All hospital visitors are recommended to wear a medical face mask. Expand this message for information about visiting hospital.

Last updated:
13 March 2023

Some visitor restrictions for all Te Whatu Ora Waitaha Canterbury hospitals and health facilities remain in place, but we have relaxed others.

There is still a heightened risk to vulnerable people in hospital and so we recommend all people wear a mask when visiting any of our facilities and follow other advice designed to keep patients, staff and  visitors safe.

To keep everybody safe:

  • Visitors or support people must not visit our facilities if they are unwell. Do not visit if you have recently tested positive for COVID-19 and haven’t completed your isolation period.
  • Patients may have more than one visitor, except in some situations such as multi-bed rooms where it can cause overcrowding.
  • Surgical/medical masks are recommended to be worn at all sites. Masks will be provided if you don’t have one.
  • For Specialist Mental Health Services everyone is strongly encouraged to wear a face mask in all inpatient areas and areas where consumers are receiving care (i.e. community appointments, home-visits, transporting people). Discretion may be applied in cases where masks impair your ability to communicate effectively.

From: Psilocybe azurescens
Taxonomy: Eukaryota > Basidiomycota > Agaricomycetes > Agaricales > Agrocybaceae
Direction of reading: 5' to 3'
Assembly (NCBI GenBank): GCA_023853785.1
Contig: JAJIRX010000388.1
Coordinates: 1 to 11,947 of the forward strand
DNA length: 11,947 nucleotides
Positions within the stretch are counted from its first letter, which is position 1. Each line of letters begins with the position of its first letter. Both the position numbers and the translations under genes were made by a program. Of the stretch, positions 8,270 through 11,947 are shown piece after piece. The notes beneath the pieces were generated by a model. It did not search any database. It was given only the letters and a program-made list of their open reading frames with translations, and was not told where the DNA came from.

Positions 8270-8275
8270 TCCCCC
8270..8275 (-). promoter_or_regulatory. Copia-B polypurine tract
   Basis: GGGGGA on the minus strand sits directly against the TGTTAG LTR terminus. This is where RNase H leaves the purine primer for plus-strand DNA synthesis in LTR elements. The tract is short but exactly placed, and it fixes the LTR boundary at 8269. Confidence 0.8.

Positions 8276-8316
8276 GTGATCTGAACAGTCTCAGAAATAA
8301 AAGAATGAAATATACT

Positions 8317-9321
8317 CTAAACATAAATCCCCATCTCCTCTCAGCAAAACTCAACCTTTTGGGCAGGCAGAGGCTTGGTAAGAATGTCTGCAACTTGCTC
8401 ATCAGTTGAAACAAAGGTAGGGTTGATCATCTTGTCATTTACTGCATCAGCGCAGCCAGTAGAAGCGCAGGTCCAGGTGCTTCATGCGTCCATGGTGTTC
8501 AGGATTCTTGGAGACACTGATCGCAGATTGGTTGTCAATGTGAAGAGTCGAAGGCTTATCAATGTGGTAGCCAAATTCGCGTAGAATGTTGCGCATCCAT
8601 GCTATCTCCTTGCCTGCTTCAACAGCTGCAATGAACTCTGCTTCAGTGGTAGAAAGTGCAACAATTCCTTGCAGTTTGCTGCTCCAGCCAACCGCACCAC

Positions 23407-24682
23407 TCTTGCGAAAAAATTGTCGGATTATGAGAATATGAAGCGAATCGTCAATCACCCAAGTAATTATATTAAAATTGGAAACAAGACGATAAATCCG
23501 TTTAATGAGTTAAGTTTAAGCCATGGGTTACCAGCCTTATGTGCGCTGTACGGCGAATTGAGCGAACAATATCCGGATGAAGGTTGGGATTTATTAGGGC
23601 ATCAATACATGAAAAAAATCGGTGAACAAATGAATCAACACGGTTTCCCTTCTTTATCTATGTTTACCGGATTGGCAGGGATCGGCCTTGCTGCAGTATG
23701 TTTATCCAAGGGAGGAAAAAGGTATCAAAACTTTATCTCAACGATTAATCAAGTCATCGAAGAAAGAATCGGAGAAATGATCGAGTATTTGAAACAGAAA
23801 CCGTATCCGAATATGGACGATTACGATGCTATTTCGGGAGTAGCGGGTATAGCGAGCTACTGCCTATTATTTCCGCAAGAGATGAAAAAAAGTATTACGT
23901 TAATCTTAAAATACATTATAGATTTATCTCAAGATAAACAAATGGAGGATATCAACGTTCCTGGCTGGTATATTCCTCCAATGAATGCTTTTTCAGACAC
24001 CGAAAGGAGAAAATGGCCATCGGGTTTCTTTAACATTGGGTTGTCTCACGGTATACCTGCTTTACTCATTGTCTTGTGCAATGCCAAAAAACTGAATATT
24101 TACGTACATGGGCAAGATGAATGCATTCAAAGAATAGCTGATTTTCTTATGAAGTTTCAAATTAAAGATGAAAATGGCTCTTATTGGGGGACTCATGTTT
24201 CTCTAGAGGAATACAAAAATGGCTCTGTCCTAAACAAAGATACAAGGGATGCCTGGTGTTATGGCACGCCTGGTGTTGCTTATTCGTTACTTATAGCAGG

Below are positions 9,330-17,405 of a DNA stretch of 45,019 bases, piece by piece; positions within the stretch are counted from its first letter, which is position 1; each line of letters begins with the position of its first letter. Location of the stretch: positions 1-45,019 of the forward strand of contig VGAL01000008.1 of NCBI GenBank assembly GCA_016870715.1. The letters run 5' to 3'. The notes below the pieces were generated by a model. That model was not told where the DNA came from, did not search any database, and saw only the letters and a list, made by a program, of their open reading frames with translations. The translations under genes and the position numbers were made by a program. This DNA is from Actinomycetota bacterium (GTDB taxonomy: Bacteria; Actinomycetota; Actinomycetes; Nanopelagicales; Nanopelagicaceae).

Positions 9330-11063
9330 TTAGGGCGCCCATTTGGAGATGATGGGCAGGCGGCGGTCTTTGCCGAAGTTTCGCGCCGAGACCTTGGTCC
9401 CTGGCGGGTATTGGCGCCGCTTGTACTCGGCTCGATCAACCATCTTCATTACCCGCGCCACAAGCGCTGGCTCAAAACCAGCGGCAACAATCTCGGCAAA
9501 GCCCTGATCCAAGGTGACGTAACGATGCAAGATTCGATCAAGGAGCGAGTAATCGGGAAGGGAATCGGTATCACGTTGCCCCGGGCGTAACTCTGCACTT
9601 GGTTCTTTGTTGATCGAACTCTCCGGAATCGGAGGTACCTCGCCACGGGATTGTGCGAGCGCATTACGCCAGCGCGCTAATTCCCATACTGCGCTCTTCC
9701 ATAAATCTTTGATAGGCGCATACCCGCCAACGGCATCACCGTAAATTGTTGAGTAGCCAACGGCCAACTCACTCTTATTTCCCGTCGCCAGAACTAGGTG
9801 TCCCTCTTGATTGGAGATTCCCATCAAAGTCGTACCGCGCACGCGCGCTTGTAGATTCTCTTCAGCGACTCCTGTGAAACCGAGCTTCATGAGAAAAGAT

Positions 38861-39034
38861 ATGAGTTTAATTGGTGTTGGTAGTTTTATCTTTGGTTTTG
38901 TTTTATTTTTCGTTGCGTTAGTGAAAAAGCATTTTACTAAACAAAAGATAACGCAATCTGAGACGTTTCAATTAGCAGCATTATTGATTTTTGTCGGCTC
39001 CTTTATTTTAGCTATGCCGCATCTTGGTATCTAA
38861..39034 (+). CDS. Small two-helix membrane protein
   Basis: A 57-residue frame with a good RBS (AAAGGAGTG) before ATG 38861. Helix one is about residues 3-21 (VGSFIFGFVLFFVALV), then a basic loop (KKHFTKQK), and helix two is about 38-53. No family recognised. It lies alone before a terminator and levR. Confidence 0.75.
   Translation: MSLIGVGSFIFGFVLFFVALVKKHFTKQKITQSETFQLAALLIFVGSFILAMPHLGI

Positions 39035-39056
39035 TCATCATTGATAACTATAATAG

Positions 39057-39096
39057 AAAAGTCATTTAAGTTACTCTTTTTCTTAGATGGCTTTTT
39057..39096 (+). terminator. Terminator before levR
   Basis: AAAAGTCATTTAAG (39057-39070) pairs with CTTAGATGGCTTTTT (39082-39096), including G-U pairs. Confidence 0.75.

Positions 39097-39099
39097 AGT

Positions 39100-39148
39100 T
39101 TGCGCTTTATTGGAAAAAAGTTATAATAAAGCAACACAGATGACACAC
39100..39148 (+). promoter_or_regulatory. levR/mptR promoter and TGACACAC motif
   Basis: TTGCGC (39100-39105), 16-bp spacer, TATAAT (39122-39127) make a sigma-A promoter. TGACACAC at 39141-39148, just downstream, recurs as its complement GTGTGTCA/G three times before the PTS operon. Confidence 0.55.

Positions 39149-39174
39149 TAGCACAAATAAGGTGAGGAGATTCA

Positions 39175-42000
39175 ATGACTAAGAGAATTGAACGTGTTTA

• Visitors must not eat or drink in multibed rooms because of the increased risk when multiple people remove their face mask in the same space.
  • Hand sanitiser is available and must be used.

Thank you in advance for your patience and understanding as our staff work hard to protect and care for some of the most vulnerable in our community.

Visiting patients with COVID-19

  • People can visit patients who have COVID-19 but they must wear an N95 mask – this will be provided if you don’t have one.
  • Other methods of communication will be facilitated e.g. phone, Facetime, Zoom, WhatsApp etc where visits aren’t possible.

All of our Hospitals

Visiting hours for our hospitals have returned to pre COVID-19 hours with the exception of Christchurch Women’s Hospital.

All visitors are recommended to wear a medical face mask.

Parents/caregivers are able to be with their child in hospital and visitors are now allowed, except for the Children’s Haematology and Oncology Day stay where just one parent/caregiver is able to attend their appointment with their child. Exceptions by special arrangement only.